Mon | Jul 24, 2017

'People are suffering' - Tavares Finson

Published:Monday | September 29, 2014 | 9:00 AM

THE PARLIAMENTARY Opposition on Friday warned the Government not to see
its legislative agenda as an end in itself, arguing that countless
Jamaicans are hurting under the current economic programme being driven
by the International Monetary Fund (IMF).

Tom Tavares Finson, the
Leader of Opposition Business in the Senate, said while the Government
has passed all five tests administered by the IMF, Jamaicans are
experiencing tough times.

"While we are in here with warm fuzzy
feelings about the economy, Jamaican people on the road are feeling the
pinch and they do not receive relief when you pass a piece of
legislation in this House," Tavares Finson said.

His comments were
made during the debate on the GCT (Amendment) Act in the Senate after
government senator K.D. Knight congratulated the opposition for being
supportive of the legislative agenda of the Government.

Knight,
who also lauded the opposition senator Dr Nigel Clarke for his normally
studious contributions to debates in the Senate, said Finance Minister
Dr Peter Phillips' management of the economy should be commended. He
pointed to the passage of all IMF tests and Standard and Poor's recent
upgrade of Jamaica's credit rating as evidence of good work being done.

"If
we had failed any of these tests, the minister of finance would have
been put under some pressure... I have known of a minister of finance
who has had to resign because of having failed IMF tests. It happened in
the 70s. I have known of governments which have failed because they
could not conclude an IMF agreement," Knight said.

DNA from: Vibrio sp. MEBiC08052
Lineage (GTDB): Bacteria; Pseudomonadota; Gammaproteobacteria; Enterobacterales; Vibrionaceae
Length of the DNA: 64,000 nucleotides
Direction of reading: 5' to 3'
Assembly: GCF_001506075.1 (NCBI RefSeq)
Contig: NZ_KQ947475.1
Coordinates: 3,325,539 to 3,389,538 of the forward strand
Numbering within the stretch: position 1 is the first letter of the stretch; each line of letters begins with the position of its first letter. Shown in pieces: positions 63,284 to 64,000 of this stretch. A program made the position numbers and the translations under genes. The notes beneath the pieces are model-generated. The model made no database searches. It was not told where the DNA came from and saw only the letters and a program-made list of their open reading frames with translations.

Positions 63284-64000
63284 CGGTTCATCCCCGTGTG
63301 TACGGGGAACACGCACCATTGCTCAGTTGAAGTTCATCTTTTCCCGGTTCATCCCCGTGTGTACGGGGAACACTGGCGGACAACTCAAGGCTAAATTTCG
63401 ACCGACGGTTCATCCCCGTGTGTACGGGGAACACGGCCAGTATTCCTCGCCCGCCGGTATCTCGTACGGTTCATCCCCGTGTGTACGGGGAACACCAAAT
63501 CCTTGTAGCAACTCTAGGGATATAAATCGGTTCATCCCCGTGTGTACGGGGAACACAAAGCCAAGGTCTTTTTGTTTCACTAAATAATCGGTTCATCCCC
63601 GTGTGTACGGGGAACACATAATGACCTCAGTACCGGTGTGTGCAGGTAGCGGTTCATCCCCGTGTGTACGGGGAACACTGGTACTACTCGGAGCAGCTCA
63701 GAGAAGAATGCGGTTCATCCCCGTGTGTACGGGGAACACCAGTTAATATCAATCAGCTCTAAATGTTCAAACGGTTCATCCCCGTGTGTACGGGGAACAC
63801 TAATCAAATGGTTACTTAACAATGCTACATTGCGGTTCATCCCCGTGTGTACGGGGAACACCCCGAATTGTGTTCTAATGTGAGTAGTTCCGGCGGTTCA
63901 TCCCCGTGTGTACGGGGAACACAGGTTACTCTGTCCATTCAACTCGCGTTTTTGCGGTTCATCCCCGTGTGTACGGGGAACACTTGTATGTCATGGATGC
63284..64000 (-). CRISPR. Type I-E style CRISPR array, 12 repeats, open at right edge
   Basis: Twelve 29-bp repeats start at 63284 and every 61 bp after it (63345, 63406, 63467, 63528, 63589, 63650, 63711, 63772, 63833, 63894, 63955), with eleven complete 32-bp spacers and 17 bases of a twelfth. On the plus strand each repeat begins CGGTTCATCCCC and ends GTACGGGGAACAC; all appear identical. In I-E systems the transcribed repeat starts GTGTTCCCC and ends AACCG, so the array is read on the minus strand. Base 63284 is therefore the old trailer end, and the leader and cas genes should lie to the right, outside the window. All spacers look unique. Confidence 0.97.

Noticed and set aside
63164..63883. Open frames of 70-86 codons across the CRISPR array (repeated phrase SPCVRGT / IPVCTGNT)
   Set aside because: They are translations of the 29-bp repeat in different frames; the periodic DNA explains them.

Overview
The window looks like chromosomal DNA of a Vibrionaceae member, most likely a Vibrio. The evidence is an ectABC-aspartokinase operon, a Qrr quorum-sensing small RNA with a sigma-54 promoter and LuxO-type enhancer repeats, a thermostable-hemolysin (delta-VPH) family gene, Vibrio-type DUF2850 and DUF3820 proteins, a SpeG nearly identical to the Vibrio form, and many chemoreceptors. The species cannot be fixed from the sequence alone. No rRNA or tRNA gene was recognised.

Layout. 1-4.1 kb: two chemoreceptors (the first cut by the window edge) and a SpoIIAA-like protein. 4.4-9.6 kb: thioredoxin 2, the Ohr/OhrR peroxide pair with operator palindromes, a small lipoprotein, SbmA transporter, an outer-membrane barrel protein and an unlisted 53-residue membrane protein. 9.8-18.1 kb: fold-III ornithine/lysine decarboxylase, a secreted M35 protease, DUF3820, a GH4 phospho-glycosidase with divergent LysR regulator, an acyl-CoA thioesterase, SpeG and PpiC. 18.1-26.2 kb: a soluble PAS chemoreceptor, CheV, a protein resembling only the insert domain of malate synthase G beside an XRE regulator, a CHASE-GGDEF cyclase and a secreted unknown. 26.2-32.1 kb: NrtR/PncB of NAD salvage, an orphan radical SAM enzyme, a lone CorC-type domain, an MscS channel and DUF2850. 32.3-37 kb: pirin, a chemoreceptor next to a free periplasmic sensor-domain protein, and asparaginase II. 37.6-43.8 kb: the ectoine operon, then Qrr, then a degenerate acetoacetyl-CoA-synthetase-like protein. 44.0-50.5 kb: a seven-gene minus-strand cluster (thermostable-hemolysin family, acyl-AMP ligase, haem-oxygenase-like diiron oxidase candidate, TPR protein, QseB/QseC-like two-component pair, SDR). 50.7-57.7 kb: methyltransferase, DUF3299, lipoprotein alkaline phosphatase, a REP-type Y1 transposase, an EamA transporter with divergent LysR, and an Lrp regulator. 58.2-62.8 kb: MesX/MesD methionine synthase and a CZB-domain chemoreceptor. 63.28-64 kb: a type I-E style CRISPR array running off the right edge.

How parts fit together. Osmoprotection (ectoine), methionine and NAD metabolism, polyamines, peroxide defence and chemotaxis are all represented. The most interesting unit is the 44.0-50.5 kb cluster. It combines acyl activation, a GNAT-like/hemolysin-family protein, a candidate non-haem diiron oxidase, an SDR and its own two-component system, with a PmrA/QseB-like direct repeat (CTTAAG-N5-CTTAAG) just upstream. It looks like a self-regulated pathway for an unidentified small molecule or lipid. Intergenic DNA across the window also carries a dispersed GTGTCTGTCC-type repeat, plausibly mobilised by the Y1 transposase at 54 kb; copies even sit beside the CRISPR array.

Right direction

He
said that legislative strides such as amendments to the GCT Act, which
is part of the tax reform programme, and improvements to the country's
macro-economic picture, suggests that "the country is heading in the
right direction".

But no sooner than Knight had taken his seat, Tavares Finson rose to argue that Jamaica's economic reality is far from rosy.

"We
participate in the process, but let me just say to senator Knight,
although they may be of the view that everything in the country is going
well, there are difficulties. People are finding it very difficult to
make ends meet," Tavares Finson said.

"The transformation may be taking place on the law books, but it is not taking place in the people's lives outside."

The
opposition senator pointed to comments made at the People's National
Party 76th annual conference at the National Arena on September 21 by
former Prime Minister P. J. Patterson as something the Government should
take seriously.

Speaking at the conference, Patterson warned his
party, which forms the government, that the "passing of IMF tests is not
an end, it is the means to an end".

"In the same way that, when
this party was built, universal adult suffrage was merely the key to
unlocking the door to democratic opportunities and expressions, so we
must see the IMF not an end by itself, but a way by which we can help
empower our people and move Jamaica forward," Patterson said.

Tavares
Finson urged the Government "look to see what is happening with the
people of Jamaica when they begin to look at passing more and more IMF
tests".